Back in the old days of publishing (four or five years ago), many writers viewed self-publishing as the option of last resort. Self-pubbed authors were the black sheep of the writing community. They were considered failed authors because they couldn’t find an agent or sell their book to a big publisher. They were ridiculed as "vanity" authors. Sadly, much of the most vitriolic criticism came from fellow writers.
We don’t hear much of that anymore. Self-publishing is finally earning the respect it deserves. High profile indie author successes are climbing the bestseller charts. Their commercial success is changing perceptions about self-publishing one reader at a time. Look no further than the bestseller lists at major retailers to see how the indie insurgents are scaling the lists. Many self published authors have landed in the top 10 bestseller lists of major eBook retailers, and many more have topped genre-specific lists at #1. A few have even landed in the New York Times eBook bestseller list. Indie bestsellers are destined to become the norm in the months and years ahead.
Don’t misunderstand, We are not implying it’s easy to become a bestseller. It’s difficult, and rare. To get there you’ll need talent, smart decision-making, hard work, patience, and luck. Even authors previously published by big New York publishers are starting to go independent. These authors are questioning what Big Publishers can do for them that the author cannot do for themselves.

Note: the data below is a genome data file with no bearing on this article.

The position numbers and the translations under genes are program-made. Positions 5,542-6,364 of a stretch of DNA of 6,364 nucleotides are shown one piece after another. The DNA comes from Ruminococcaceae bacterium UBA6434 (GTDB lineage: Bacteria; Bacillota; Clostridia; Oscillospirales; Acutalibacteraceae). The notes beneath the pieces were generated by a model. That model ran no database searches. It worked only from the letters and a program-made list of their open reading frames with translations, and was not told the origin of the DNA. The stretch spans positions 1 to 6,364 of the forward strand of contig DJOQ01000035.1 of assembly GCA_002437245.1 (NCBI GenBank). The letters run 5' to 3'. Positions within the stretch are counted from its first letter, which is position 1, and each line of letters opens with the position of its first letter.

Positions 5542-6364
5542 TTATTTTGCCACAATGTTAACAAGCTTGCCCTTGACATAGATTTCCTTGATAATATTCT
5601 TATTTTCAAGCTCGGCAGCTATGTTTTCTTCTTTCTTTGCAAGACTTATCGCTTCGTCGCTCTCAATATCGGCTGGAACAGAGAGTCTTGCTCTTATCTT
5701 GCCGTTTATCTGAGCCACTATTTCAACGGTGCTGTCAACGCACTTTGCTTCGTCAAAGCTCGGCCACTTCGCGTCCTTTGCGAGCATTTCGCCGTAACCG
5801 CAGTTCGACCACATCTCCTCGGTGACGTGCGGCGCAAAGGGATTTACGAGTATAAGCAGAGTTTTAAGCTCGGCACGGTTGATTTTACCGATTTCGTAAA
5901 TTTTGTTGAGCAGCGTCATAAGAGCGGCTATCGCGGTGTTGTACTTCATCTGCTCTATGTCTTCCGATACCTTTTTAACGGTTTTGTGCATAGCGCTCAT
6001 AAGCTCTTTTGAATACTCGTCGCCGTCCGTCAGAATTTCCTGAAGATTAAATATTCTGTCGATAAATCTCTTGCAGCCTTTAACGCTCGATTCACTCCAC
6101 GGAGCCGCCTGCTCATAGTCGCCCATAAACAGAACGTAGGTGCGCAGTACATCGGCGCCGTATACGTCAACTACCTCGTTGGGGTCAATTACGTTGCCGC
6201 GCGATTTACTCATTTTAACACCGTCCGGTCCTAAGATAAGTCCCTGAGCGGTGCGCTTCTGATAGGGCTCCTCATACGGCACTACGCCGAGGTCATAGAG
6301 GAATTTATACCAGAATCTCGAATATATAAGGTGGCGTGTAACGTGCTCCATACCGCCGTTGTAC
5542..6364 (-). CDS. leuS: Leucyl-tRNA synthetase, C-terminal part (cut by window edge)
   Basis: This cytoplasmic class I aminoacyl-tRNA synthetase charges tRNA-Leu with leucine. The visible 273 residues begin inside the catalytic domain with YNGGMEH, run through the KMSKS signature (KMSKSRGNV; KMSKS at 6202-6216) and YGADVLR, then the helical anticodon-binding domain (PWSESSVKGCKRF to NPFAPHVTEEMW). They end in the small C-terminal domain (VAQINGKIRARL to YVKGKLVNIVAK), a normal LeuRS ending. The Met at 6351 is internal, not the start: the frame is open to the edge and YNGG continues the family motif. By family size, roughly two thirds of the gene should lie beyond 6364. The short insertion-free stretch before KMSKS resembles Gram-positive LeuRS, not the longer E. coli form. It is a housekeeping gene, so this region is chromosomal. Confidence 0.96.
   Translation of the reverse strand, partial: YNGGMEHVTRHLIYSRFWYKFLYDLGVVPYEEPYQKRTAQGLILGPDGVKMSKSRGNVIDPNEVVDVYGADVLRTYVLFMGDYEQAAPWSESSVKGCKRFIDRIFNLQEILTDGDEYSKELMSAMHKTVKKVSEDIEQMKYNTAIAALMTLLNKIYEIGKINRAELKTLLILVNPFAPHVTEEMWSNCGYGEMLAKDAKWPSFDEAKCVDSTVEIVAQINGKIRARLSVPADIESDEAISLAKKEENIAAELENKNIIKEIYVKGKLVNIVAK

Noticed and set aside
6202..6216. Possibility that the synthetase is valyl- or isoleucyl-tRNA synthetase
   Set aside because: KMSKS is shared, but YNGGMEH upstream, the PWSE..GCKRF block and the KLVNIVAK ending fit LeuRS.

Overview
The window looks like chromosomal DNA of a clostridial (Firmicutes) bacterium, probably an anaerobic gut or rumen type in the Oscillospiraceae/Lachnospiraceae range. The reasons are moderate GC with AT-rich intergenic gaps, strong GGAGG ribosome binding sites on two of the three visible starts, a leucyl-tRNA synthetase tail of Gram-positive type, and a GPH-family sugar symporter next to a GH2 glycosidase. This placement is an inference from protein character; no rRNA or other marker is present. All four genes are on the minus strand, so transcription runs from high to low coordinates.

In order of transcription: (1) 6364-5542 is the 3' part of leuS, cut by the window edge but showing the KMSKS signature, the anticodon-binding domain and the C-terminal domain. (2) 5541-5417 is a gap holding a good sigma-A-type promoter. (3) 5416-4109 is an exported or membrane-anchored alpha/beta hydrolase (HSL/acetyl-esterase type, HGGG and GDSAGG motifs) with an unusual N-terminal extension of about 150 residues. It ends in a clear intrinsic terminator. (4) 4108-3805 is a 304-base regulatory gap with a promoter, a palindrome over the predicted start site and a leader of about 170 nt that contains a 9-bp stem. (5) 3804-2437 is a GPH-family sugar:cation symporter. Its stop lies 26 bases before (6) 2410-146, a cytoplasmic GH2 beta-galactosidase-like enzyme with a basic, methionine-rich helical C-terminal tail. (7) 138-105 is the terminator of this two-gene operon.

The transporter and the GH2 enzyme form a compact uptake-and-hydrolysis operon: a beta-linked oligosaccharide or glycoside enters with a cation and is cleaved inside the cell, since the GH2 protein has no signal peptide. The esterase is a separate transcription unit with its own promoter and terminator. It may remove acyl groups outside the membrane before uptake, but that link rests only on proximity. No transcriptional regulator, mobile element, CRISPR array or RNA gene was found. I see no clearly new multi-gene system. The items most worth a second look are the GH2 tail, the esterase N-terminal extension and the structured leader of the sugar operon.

It’s only a matter of time before authors begin speaking of the stigma of traditional publishing. Indie authors have the ability to publish faster, distribute more broadly, price lower, sell more books at higher royalty levels, reach more readers and earn more income than they can by surrendering their rights to a traditional publisher.
If the indie author movement was a person, 2011 was the year the movement entered adolescence and 2013 will be the year the movement reaches adulthood. These newly minted indie eBook authors (old timers are the ones with three or four years of experience with self-publishing) are experimenting with abandon. Through trial and error, experimentation, and rapid information exchange with fellow authors, indie authors are discovering the secrets of successful modern day publishing.
We're witnessing the rise of the indie author collective. The collective – warts and all – gives rise to an intelligence and sophistication that will redefine publishing for the better.